Soldering Techniques and Safety - Engineering World Health at UC

Soldering Techniques and Safety - Engineering World Health at UC
Soldering Techniques and
Lecture 1
Engineering World Health
What is Soldering?
• Joining electrical components to printed circuit boards
(PCBs) using a filler metal that has a relatively low
melting temperature (several hundred °F)
• Creates a strong electrical and mechanical connection,
although the former is more important
Solder Wire
• Consists of two main components
– Metal alloy: 60% tin and 40% lead (60/40 Sn/Pb), 63/37 Sn/Pb,
or 99.3% tin and 0.7% copper (99.3/0.7 Sn/Cu)
– Rosin core flux: “cleans” by removing oxide contaminants,
allowing the molten metal to flow freely
Soldering Process
• Metal solvent action (i.e., intermetallic bonding) between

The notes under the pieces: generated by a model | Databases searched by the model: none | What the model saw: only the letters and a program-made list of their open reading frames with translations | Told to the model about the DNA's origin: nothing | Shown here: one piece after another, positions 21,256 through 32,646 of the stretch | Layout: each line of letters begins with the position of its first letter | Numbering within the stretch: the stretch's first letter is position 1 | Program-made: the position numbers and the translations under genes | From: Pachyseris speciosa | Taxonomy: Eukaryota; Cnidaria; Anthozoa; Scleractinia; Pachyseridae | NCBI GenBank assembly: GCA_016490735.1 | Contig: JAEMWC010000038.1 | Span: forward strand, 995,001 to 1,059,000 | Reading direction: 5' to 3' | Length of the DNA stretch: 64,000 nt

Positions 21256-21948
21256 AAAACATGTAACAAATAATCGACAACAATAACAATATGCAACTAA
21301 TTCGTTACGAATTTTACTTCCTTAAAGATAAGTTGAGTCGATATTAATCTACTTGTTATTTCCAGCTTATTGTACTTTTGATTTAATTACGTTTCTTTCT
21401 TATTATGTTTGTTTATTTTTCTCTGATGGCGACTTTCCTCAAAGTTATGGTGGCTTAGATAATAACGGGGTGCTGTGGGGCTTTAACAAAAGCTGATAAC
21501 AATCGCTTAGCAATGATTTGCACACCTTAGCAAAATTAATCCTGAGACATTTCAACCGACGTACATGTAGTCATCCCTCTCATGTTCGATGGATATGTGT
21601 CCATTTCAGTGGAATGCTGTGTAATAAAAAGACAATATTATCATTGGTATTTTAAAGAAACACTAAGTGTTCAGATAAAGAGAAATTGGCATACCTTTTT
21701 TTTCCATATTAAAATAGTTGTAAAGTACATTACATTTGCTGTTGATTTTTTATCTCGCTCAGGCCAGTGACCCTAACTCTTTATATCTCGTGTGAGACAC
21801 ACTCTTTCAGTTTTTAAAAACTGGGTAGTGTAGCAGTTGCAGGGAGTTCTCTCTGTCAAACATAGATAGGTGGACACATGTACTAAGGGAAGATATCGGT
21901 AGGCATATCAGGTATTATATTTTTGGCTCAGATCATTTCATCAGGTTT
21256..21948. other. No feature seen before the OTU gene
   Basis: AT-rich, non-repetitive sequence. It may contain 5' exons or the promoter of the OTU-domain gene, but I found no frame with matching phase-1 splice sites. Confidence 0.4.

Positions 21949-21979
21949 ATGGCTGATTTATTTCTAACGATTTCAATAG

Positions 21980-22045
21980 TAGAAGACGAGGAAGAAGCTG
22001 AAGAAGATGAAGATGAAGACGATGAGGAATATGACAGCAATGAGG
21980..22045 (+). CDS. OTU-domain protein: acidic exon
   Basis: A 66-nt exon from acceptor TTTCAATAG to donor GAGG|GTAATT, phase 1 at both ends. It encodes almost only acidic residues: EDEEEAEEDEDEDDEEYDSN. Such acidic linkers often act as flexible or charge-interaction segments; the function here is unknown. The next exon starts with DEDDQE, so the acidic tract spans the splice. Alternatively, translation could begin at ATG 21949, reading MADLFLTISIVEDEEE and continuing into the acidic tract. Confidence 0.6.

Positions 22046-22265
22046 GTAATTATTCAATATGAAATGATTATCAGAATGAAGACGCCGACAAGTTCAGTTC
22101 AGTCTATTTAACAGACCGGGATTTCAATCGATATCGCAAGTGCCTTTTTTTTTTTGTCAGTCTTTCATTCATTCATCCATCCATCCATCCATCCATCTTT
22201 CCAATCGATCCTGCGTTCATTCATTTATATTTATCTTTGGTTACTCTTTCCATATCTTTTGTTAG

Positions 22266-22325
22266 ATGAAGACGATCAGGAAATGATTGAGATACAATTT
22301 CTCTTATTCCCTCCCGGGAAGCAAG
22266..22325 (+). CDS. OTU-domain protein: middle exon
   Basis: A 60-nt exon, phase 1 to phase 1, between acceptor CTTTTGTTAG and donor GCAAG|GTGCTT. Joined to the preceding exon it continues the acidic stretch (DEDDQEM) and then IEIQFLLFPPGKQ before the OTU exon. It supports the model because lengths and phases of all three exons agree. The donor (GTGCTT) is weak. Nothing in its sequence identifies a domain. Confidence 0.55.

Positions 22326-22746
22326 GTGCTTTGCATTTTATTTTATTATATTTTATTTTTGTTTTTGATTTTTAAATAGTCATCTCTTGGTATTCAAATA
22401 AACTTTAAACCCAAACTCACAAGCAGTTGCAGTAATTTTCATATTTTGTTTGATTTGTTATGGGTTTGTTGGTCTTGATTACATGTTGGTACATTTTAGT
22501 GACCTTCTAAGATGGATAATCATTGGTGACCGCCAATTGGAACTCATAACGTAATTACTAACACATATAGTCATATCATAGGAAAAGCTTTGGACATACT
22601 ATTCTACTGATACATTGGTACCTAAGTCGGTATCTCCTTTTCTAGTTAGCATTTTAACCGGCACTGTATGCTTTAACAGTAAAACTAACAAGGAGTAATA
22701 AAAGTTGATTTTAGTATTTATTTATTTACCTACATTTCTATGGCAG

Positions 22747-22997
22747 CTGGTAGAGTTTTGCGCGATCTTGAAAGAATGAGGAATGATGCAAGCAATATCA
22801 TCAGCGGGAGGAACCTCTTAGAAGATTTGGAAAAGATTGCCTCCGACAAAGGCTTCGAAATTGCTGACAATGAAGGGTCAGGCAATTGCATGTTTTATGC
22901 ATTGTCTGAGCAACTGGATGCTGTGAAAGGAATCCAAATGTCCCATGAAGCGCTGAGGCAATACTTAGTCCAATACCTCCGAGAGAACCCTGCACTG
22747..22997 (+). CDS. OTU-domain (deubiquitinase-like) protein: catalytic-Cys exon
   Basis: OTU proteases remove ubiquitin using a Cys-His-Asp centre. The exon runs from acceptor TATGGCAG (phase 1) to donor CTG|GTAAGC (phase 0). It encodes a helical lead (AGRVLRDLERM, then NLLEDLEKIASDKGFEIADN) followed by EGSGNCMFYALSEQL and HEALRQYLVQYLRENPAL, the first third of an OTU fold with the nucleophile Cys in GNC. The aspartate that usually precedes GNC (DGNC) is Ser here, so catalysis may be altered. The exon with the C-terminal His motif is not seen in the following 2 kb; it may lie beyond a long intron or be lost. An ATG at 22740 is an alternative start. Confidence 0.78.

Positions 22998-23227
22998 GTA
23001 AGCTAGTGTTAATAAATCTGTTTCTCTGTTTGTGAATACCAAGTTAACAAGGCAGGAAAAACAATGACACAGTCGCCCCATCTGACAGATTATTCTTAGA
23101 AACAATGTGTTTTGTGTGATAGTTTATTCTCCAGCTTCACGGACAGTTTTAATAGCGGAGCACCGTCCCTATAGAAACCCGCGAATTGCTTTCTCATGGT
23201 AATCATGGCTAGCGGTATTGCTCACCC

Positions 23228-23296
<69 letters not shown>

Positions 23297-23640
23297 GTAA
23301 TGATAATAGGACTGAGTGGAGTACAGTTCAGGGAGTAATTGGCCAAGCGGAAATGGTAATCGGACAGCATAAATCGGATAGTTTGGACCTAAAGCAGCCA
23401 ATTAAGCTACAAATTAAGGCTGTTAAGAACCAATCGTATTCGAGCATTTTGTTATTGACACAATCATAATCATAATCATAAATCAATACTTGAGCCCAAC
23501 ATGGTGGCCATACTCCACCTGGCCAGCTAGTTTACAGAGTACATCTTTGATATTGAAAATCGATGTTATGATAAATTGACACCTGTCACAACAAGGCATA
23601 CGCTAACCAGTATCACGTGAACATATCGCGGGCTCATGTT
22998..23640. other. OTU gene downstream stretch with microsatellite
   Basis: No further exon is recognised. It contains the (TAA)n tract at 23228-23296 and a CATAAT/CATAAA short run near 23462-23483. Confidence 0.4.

the solder and PCB pad
– Alloy consisting of tin (from solder) and copper (from PCB)
• Having good wettability maximizes contact area.
Soldering Safety Tips
• Safety glasses are also a good idea.
Tinning the Tip
• Apply a thin layer of solder to the tip of the soldering iron.
– Protects the soldering tip from oxidizing
– Oxidation causes poor heat transfer and interferes with solder
• Tin the tip whenever you are not using the soldering iron.
Thermal Linkage
• Molten solder flows towards heat!
• Make sure the soldering iron is touching both the
component lead and the PCB pad.
– Otherwise, you will get poor thermal linkage between the
component and the PCB. Solder will not flow properly around the
component lead and on the PCB pad, creating a poor electrical
• Used to remove a poor solder joint
• Commonly done with solder wicks or solder suckers
• Reheat (melt) the solder joint and then apply the
desoldering tool.
Soldering Techniques Summary
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